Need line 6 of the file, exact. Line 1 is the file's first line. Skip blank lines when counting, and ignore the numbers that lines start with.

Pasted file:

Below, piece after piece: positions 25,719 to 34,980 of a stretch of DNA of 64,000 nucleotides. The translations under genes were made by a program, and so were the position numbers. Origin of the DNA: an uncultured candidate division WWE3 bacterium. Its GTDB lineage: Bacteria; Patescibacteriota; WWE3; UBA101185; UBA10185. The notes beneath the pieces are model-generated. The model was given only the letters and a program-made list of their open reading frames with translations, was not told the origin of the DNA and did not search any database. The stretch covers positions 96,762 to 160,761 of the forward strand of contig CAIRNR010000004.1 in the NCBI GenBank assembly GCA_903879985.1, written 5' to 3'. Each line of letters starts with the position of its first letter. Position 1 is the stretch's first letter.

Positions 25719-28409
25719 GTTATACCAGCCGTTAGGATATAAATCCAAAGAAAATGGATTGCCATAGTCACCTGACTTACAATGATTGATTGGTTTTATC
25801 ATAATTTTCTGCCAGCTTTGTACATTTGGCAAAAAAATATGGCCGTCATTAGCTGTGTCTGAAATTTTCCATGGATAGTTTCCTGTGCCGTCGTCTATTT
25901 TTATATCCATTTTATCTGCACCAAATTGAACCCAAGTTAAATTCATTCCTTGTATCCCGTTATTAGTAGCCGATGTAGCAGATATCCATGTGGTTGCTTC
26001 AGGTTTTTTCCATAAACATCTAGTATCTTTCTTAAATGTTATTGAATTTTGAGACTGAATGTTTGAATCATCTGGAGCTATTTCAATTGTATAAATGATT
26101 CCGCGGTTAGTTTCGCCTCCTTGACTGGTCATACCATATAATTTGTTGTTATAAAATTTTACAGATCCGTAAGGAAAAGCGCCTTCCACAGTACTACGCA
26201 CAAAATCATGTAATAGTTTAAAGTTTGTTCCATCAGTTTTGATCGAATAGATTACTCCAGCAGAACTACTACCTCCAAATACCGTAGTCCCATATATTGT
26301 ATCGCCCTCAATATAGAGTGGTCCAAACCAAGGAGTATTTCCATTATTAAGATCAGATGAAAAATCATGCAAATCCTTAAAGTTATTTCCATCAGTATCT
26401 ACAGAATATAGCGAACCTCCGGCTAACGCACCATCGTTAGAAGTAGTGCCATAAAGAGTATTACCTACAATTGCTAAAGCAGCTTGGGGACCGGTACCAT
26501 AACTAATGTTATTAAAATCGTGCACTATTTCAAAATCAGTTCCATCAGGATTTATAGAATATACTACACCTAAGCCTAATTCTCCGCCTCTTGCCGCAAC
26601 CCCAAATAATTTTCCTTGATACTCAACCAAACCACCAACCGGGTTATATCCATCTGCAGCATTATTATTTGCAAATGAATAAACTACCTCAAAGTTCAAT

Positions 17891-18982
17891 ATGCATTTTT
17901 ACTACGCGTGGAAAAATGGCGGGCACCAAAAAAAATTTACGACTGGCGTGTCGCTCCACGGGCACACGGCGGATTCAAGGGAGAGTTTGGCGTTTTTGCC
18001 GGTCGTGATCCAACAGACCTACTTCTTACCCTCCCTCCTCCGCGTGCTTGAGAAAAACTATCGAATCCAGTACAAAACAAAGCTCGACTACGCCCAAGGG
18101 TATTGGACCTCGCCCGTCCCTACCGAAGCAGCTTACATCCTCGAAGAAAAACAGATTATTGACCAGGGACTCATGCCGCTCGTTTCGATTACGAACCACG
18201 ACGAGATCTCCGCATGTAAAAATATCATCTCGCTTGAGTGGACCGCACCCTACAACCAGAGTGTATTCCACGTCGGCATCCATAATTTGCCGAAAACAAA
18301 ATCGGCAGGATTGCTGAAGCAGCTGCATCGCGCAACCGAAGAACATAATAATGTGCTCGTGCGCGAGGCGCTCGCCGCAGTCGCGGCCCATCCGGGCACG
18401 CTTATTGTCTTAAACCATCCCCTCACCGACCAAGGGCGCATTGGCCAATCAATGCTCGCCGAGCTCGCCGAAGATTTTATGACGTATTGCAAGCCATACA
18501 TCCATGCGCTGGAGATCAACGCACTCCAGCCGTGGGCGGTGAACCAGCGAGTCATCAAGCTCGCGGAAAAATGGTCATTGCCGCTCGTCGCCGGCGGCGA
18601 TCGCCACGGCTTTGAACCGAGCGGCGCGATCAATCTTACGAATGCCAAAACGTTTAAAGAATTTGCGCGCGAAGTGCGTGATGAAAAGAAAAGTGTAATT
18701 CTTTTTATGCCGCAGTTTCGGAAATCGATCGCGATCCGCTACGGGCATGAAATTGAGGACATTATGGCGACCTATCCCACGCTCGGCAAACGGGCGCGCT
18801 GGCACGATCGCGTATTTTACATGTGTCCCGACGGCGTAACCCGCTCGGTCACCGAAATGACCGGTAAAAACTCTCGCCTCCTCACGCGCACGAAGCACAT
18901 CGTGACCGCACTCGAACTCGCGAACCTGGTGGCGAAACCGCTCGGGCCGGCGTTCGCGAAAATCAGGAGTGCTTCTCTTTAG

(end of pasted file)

26001 AGGTTTTTTCCATAAACATCTAGTATCTTTCTTAAATGTTATTGAATTTTGAGACTGAATGTTTGAATCATCTGGAGCTATTTCAATTGTATAAATGATT